As for grief groups, I was turned off at the 3 I attended from different organizations. My panic attacks while sitting & listening were an issue, however, the widowers trying to pick up on me were the worst of it. The third was a for widow/ers that was basically a hook up place for those ready to date, remarry or wanted a best friend w/benefits. I really should have waited 6 months before I attended a meeting instead of starting at 2 weeks out. I was too new, raw & vulnerable; it begged of approachability in my desperate need to talk to someone for guidance & understanding.
It's best to try them out to see what works for you. I understand how difficult it is to put yourself through these draining & sometimes obnoxious learning experiences at a time when all that is wanted is at least one good answer that will alleviate any stress from decision making. Believe me, I could've done w/out alot of the latter ...
Good luck to you!

Wow I'm sorry that the widowers tried to pick up on you in group-that is so wrong! I would never dream or entertain such a thought-seriously!

My 11 & 13 year olds were w/me both times at the 2 different churches - they recognized each time what these men were doing as well as stood frozen in horror when their kids ran up to us asking if I could cook or when were we coming over or if I wanted to be Daddy's friend. Arrgh! The fathers smiled & behaved as if it was acceptable behavior - these men were well educated professionals - it took an observant brawny rancher to get one father to back off. Yup, it was a turn off!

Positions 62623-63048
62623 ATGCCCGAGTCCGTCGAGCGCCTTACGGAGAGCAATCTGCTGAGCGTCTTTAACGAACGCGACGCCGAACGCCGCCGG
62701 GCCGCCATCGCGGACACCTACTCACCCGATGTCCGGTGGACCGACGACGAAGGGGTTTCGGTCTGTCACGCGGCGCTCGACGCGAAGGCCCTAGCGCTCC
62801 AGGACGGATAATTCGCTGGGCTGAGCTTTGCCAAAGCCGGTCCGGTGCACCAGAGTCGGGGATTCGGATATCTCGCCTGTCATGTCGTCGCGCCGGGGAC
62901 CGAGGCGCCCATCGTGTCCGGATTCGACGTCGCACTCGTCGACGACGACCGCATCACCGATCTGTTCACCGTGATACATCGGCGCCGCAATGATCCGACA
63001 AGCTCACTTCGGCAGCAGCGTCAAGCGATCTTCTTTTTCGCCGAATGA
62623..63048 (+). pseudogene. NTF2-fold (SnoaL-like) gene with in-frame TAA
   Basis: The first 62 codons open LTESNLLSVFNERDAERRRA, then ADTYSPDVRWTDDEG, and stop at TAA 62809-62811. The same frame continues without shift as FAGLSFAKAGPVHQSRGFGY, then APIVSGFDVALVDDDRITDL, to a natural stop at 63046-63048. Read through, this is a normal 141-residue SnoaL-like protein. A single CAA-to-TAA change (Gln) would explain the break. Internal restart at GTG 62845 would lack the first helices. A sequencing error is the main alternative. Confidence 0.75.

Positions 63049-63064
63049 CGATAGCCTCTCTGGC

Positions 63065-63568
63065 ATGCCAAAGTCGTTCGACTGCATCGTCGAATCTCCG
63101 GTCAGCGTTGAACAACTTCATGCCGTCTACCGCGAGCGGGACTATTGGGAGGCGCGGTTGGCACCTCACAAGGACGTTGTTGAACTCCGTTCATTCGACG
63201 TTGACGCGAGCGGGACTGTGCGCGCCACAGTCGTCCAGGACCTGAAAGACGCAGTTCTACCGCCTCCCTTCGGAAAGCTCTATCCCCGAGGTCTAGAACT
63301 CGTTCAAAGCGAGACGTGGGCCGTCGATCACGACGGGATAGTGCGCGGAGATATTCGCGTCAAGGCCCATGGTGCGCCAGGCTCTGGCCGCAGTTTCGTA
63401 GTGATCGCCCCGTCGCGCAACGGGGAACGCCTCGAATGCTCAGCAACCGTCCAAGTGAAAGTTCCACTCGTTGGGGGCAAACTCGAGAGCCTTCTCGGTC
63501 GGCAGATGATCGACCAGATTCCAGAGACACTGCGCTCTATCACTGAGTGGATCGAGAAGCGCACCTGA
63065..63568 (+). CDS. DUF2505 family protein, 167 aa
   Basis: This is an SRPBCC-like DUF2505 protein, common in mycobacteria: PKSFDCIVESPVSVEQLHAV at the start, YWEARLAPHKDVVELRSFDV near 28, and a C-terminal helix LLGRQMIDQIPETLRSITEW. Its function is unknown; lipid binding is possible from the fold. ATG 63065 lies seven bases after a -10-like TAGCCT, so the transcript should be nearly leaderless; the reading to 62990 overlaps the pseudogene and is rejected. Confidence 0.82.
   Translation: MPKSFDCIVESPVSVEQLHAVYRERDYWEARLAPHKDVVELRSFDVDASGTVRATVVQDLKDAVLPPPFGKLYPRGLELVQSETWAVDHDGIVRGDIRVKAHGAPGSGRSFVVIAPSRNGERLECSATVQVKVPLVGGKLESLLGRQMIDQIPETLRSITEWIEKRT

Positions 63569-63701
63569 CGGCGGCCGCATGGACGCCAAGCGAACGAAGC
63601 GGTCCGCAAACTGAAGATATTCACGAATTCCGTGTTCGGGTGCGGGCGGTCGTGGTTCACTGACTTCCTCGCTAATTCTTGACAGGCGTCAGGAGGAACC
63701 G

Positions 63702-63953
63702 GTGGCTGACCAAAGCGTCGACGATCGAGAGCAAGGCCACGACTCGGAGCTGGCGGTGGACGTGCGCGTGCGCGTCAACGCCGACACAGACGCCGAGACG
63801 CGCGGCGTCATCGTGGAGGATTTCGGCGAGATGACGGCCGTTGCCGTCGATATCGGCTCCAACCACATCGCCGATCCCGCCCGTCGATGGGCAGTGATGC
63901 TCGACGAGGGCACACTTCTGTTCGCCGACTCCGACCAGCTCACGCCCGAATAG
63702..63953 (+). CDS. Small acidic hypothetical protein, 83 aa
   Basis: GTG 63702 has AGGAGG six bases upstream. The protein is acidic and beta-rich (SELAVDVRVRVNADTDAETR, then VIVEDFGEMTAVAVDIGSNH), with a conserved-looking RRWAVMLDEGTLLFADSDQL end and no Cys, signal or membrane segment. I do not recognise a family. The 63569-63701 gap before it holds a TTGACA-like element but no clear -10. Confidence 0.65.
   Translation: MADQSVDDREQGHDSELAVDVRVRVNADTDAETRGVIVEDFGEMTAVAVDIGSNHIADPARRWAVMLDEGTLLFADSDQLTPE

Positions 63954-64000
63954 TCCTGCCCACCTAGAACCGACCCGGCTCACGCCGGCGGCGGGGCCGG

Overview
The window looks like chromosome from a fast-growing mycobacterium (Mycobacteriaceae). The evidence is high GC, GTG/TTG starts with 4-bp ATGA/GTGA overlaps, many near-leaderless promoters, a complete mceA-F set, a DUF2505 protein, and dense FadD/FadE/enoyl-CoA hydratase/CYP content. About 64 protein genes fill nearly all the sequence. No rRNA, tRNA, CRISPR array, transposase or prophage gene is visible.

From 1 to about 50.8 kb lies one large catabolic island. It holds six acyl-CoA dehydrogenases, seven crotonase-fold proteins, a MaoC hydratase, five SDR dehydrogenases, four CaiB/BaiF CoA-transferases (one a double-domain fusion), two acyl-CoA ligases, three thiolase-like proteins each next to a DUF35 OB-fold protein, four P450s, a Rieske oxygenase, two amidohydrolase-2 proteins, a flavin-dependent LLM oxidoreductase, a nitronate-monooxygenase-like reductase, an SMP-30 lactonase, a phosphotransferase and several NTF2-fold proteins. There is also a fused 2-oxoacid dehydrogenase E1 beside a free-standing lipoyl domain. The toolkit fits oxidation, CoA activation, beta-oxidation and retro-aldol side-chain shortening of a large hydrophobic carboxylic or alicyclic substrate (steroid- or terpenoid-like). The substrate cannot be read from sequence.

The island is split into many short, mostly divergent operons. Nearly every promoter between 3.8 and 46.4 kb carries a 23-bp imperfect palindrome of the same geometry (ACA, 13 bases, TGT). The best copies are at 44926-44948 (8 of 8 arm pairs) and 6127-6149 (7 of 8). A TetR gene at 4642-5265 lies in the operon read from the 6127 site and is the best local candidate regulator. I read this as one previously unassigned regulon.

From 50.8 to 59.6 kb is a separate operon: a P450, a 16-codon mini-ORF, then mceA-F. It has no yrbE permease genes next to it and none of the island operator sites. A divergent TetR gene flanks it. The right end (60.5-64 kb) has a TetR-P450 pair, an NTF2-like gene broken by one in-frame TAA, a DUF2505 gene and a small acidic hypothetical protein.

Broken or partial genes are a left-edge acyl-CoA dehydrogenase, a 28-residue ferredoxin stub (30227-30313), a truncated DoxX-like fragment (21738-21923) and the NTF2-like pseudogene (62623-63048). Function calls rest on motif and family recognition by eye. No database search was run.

I'd say these guys aren't looking for a companion- they're looking for a cook/housekeeper/babysitter!  I suppose it's a huge adjustment to lose a stay-at-home mother when you have a FT job and small children.  I know DS has life insurance on DDIL. She's a stay-at-home mother (and a very good one) and it would take a lot to replace the care she gives them all.

But that just reeks of desperation.  Not an attractive quality in a prospective partner.

Yes, desperation ...

It was also quite the adjustment for me to become a single parent & breadwinner ...

However, their salivating convinced me that they wanted more than a cook/housekeeper/babysitter ...

I learned a number of shocking lessons about the widowed & sex - for a some of them, the drive never stops ...

In its defense, I've read sex following a death relieves stress & reconnects w/life ...

I found pulling weeds, sawing off tree branches & Tai Chi relieved my stress as well as helped reconnect to life ...   ;-)

I can understand that - frankly, I miss the unrestrained hugs when you're in an intimate relationship with someone.  The careful, boundary-observing hugs you get at church just aren't the same.  At age 64, I'm not ready for that part of my life to be over.  I'm still not going to chase after every eligible male I see.